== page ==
Search

Preview: Grimebourne Festival, Arcola Theatre, Dalston

PUBLISHED: 16:29 07 August 2013 | UPDATED: 16:29 07 August 2013

Magic Flute is one of the shows at the festival

Magic Flute is one of the shows at the festival

Archant

A festival bringing opera to the masses is set to showcase ­anything from cutting-edge ­reworks of Mozart’s masterpieces to ground-breaking modern productions this month.

The Grimeborn Festival, which opened last week at Dalston’s Arcola Theatre, will run throughout ­August and boasts 14 new productions which not only include small-scale versions of traditional ­classics, but also pioneering productions conceived by the wave of up-and -coming young opera producers.

It’s the seventh festival of its kind at the venue in Ashwin Street – well regarded for its theatrical innovation – and its name is a humorous reference to the famous Glyndebourne Opera Season, where 1,200 high-spending opera goers in full evening dress picnic in the gardens of Glyndebourne House before ­sitting down to watch expensive productions.

Grimeborn– in which all operas are performed in English – was the brainchild of the Arcola Theatre’s artistic director Mehmet Ergen, who had previously worked at the Battersea Arts Centre where a similar opera showcase used to take place before it was ended.

He said: “If you love opera, Grimeborn is definitely the place to see and hear – often for the very first time – the opera stars of tomorrow and the work of exciting new composers.”

This year, the theatre was so ­inundated with companies wanting to perform their new shows that it has decided to expand across both of its 200 and 100 seat studios.

Arcola executive producer Leyla Nazli said: “The festival is all about giving chances to young composers and young directors to find their work and, in a way, meet each other. They can perform the operas and then know they can cope with the bigger venues.

“It’s also a platform for many amazing opera singers who are ­perhaps not yet in a position to sing elsewhere yet, and it’s opera festivals like Grimeborn which give them the chances to try.”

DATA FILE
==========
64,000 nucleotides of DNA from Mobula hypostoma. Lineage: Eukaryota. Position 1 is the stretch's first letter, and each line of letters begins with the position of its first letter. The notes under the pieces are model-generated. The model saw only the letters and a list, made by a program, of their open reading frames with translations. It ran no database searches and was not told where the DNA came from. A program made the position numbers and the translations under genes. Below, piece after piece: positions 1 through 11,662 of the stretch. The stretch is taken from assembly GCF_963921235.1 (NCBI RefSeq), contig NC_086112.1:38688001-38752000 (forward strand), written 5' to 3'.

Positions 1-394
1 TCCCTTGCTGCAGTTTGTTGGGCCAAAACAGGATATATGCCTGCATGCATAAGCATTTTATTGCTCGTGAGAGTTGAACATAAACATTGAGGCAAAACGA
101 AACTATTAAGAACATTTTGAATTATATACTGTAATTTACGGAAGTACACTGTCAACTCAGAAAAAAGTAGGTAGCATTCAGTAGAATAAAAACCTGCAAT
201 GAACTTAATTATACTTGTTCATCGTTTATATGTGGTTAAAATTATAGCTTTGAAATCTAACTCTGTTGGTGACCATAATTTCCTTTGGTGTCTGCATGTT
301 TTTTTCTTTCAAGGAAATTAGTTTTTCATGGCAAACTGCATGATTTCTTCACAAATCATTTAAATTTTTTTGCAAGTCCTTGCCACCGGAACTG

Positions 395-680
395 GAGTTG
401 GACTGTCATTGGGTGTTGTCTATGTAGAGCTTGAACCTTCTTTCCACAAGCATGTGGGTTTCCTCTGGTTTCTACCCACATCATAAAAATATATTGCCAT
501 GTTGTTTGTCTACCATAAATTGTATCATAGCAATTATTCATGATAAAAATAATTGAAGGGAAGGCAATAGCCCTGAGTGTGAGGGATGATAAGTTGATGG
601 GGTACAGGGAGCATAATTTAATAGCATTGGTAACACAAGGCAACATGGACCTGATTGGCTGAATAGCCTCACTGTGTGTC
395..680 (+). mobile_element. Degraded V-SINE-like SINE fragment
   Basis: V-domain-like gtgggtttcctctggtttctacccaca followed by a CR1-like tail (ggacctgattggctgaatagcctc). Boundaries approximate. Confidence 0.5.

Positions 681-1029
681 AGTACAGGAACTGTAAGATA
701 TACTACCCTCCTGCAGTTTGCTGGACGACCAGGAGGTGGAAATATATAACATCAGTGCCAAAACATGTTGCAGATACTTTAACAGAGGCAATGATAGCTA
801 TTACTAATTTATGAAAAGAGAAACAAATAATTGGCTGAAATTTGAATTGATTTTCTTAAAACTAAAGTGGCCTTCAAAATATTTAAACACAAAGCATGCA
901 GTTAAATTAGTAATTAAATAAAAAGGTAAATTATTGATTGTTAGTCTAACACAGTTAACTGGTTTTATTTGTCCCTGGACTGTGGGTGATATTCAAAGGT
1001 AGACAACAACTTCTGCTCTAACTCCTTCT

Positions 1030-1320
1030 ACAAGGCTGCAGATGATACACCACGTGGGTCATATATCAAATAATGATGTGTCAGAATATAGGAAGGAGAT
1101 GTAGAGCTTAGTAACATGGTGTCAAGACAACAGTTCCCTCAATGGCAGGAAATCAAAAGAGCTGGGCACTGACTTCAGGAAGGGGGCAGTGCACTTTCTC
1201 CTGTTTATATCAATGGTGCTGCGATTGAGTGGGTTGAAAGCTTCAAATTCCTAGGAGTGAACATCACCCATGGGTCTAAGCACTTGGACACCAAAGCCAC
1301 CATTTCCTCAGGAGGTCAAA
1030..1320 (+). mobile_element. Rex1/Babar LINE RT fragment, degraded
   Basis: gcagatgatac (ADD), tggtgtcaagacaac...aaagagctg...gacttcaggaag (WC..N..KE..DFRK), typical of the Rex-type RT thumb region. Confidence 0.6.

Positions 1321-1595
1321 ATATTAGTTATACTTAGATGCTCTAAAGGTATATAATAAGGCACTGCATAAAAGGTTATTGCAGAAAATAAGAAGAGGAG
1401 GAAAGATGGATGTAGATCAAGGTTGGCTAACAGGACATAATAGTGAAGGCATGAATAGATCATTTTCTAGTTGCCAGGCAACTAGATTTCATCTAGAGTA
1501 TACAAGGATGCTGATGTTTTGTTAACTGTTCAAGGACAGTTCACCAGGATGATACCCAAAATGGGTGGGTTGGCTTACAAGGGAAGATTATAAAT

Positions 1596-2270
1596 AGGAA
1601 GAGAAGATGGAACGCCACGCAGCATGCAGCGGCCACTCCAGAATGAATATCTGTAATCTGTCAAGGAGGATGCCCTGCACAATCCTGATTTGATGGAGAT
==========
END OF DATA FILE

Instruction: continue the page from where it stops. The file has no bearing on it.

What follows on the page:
Grimeborn has built up a strong following, which Leyla says is ­reflective of a growing and far more modern opera scene here in the UK.

She said: “I think Grimeborn – and festivals like Tête à Tête and the King’s Head Opera Up Close have opened up opera and made it quite popular.

“We brought opera into small scale studios, and most of the acts performing at Grimeborn now go onto the Edinburgh Festival.”

Leyla continued: “It’s received ­really well because the name is not very pretentious and it doesn’t ­exclude the people who would not usually get access to opera. Opera can scare people off – but our name is funny and funky, and everyone knows the Arcola is at the forefront of cutting edge theatre.

“I think especially for the new ­operas our audiences are young, trendy people and for the more ­traditional productions it’s a bit more diverse.”

And, ultimately, it’s the audiences that are at the centre of what the festival is all about.

“The most important thing is we’re making the festival accessible to all sorts of people,” added Leyla.

Tickets start at £15 (£12 concessions).

For full listings and more info about the festival visit www.arcolatheatre.com or call the box office on 020 7503 1646.


If you value what this story gives you, please consider supporting the Islington Gazette. Click the link in the orange box above for details.

Become a supporter

This newspaper has been a central part of community life for many years. Our industry faces testing times, which is why we're asking for your support. Every contribution will help us continue to produce local journalism that makes a measurable difference to our community.

Latest from the Islington Gazette